Perching on a pile of dirt where a tree once stood, a bird lands chirping for its former home. Progress. As workers hastily hack away at the roots of a tree, the forest pines around them. Progress. In the rubble of sticks and leaves, a new foundation for dorms and classrooms is laid. Progress. Crushed beneath stones and concrete, banana tree roots decay under new housing for teachers and administrators. Progress.
Kenya is in a moment of transition. On the cusp of a Presidential election, the two leading candidates, Raila Odinga and William Ruto, pander for support in the August 9th election. In education, secondary schools are preparing for the first classes of the Competency Based Curriculum (CBC) model following the 8-4-4 model, which has been around since 1985. (8-4-4 represents: 8 years of primary school; 4 years of secondary school; and a minimum of 4 years of college. For more details on the Kenyan education system, check out this research paper by Maurice Amutabi, professor at The Technical University of Kenya or this AfricaReport article on the political issues surrounding the transition.)
Regardless of the election outcomes, the education policy transition is physically altering secondary schools nationwide. Here at Saint Xavier High School Bungoma, the change is palpable.
Daily, saws cut at metal, axes chop at trees that pummel the ground, buckets scurry up ropes as painters bathe bricks in brilliant yellows and radiant greens, and large trucks hustle down the road carrying mountains of building material. Coming to completion in just a few weeks, a new multipurpose building, assembly hall, cafeteria, and modern kitchen will be ready for students before they return from the election recess. By the end of the calendar year, the original one-room schoolhouse will be refurbished to make space for the dual classes arriving in January; the final class of 8-4-4 students and the first class of CBC students. In two years, hopes to repurpose the old assembly hall into a new dormitory and construct a new building for classrooms, a library, and a computer lab are moving from detailed blueprints to physical plans. The constant construction brings hope of untold potential.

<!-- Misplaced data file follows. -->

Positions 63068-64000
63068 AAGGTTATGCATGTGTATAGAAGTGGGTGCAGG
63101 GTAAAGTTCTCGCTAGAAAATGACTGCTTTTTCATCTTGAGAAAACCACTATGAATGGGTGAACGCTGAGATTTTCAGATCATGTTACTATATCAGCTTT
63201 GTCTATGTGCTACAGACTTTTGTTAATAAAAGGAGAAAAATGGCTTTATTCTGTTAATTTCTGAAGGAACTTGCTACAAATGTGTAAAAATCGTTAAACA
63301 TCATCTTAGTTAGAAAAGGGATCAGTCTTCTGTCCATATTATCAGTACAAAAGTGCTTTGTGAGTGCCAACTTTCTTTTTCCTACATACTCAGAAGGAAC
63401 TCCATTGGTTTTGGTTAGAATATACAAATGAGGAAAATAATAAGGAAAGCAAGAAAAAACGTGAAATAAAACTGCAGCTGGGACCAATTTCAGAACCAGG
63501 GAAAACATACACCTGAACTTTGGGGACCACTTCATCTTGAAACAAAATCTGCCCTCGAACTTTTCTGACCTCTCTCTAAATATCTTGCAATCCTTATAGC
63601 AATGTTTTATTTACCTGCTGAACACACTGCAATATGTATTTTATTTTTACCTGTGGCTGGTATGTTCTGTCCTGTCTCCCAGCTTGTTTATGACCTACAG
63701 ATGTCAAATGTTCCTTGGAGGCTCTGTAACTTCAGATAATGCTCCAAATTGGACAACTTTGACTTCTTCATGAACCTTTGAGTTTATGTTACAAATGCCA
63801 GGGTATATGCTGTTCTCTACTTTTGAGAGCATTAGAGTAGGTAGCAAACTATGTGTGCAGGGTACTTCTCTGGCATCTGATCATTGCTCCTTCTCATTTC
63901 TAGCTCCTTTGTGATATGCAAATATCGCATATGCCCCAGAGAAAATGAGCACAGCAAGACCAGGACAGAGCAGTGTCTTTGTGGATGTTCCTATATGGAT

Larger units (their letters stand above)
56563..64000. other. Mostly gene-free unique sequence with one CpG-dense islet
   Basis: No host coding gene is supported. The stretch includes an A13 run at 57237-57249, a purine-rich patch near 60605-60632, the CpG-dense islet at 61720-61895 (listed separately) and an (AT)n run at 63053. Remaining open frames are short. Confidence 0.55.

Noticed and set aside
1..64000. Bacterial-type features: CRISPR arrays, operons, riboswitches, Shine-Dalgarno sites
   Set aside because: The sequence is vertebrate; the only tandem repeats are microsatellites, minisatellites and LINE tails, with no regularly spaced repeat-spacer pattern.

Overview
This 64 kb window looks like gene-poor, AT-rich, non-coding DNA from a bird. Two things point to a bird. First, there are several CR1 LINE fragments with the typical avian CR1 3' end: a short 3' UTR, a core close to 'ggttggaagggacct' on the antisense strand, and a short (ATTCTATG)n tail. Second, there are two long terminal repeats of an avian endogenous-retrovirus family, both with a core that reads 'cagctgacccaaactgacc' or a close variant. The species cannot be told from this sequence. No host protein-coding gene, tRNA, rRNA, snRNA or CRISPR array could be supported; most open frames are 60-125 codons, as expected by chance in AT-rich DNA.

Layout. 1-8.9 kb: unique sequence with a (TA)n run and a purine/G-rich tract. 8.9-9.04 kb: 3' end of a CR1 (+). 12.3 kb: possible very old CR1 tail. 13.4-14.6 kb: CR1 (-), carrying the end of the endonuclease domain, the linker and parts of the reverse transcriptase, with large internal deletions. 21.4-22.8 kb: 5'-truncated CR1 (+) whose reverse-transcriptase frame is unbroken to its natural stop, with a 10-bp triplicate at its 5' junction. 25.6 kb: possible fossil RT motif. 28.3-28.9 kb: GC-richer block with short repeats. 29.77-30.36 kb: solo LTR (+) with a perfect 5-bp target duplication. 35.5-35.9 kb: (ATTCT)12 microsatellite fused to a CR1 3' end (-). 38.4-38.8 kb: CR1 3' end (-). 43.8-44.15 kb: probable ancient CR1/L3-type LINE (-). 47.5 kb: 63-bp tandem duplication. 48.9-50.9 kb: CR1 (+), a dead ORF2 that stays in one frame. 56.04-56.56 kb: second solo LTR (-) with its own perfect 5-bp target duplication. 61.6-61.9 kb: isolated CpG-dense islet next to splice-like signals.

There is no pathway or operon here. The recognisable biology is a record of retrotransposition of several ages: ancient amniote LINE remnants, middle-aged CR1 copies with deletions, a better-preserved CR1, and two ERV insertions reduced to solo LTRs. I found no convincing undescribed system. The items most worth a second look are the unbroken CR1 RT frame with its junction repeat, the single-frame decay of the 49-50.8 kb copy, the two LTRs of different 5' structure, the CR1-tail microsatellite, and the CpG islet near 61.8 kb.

Progress is not without its challenges. With the exciting news of buildings and infrastructure, questions of affordability surface. The inevitable worry that “if you build it, they will come” will flop rather than have angelic success. Progress marches onward with certain confidence that the road is best paved brick by brick under each step.
As we wait for students to return from break and anticipate the start of the new term, the quiet compound speaks of stories yet to be written, buildings yet to be designed, and progress for a future yet to be determined.
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Bobby⭐️, Whether it is 8-4-4, 2-6-3-3, or any other combination of numbers, I have often thought that the three R’s (readin’ writin’ and rithmatic), along with just being a good person, are all that matters. Bergy
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